When she was on the platform in full view of the people, the Bishop of Winchester demanded of them whether it was their will that the crown should be placed on the head of the most excellent princess, Mary, eldest daughter of King Henry VIII. The people shouted, "Yea, yea! Queen Mary, Queen Mary!" Mary made a solemn promise to govern England aright and faithfully preserve the liberties of the people. Then followed all kinds of ceremonies, changing of robes, and sounding of trumpets. She was girded with a sword, a ring was put upon her finger, and at last the crown was solemnly placed upon her head. This was by no means the end of it all, for many nobles came to kneel before her and promise to be true to her. Each one of them kissed her cheek.

In all this ceremonial as well as in the feasting and the entertainments that followed it, the Princess Elizabeth was in every way ranked next to the queen. Elizabeth wore the coronet of a princess. "It is very heavy," she whispered to the French ambassador. "Be patient," murmured he, "it will be parent to a better one."

Parliament was soon in session, and one of the important questions to be decided was what should be done with Lady Jane.

"She attempted to seize the crown from Mary, who is our rightful sovereign," declared one, "and she should be put to death as a traitor."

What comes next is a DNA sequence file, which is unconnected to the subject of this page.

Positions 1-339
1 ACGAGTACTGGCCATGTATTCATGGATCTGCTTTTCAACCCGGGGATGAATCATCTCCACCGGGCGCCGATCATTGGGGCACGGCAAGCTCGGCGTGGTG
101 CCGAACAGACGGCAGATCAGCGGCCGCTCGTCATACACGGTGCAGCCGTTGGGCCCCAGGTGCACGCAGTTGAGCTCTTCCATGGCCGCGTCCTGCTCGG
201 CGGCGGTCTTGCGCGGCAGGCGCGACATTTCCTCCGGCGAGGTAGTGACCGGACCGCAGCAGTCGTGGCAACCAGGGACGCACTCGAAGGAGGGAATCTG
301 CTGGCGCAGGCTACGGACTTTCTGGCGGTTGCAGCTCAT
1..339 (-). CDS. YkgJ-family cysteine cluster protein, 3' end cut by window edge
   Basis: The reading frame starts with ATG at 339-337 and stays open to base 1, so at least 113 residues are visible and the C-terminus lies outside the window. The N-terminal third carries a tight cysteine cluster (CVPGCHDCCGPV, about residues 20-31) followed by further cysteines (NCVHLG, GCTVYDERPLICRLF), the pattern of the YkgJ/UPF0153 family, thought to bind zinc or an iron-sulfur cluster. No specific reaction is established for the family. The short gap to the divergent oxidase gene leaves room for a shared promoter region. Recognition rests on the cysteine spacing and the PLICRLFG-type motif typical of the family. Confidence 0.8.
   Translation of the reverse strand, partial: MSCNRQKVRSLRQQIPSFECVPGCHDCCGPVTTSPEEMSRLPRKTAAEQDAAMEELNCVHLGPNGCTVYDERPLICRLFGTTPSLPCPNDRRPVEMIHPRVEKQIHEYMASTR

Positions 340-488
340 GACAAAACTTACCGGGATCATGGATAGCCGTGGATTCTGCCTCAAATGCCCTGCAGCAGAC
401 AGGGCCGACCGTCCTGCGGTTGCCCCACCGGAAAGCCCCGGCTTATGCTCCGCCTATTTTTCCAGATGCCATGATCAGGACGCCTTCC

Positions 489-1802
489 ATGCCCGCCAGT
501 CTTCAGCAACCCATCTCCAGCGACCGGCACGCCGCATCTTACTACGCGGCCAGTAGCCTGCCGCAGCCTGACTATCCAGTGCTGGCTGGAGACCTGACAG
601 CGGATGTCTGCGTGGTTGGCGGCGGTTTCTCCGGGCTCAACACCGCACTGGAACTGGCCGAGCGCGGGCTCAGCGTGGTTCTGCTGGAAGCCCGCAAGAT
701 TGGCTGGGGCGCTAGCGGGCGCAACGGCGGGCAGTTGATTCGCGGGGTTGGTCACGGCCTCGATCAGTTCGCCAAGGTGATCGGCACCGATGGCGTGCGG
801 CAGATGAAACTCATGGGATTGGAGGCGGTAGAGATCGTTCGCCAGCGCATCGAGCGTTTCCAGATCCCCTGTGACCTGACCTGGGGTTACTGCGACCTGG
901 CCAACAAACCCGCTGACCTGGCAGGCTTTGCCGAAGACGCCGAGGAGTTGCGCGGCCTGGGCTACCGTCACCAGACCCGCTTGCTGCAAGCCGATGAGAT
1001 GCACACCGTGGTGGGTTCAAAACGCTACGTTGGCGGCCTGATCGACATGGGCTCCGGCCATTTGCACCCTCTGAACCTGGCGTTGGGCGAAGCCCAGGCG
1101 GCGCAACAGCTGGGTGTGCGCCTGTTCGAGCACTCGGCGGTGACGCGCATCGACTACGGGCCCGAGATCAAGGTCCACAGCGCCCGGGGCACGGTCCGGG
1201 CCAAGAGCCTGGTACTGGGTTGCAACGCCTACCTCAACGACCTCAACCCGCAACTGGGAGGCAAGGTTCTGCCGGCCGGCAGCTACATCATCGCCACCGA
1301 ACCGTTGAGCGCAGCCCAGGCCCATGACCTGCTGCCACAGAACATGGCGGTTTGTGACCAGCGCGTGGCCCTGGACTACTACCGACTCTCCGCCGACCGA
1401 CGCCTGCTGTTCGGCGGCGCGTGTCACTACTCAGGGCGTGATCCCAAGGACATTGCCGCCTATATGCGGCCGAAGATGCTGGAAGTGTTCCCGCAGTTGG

"What she did was done at the bidding of the Duke of Northumberland," said another. "She was but a tool in his hands, and she should be freed."

"That cannot well be," objected a third. "Whoever commits a crime is guilty of that crime and must bear the punishment."

"Yes," agreed the first, "and moreover, some who would question Elizabeth's right to the throne would perchance unite under the banner of Jane. There will be neither rest nor safety in the kingdom so long as she is spared to lead any rebellious faction that may need a head."

Parliament decided that Lady Jane was guilty of treason, and she was sentenced to be either burned or beheaded as the queen should choose. Everyone was sorry for her. Even those that condemned her could hardly look upon the young girl without tears, and when she was taken back to her prison in the Tower, crowds of weeping people followed her.

"She is to be put to death 'at the queen's pleasure,' " said one royal attendant to another. "Do you believe it will be soon?"

"He who dwells in a palace should see but not speak," answered the other. "To you, however, I may venture to whisper that the death of Lady Jane will never be 'the queen's pleasure.' "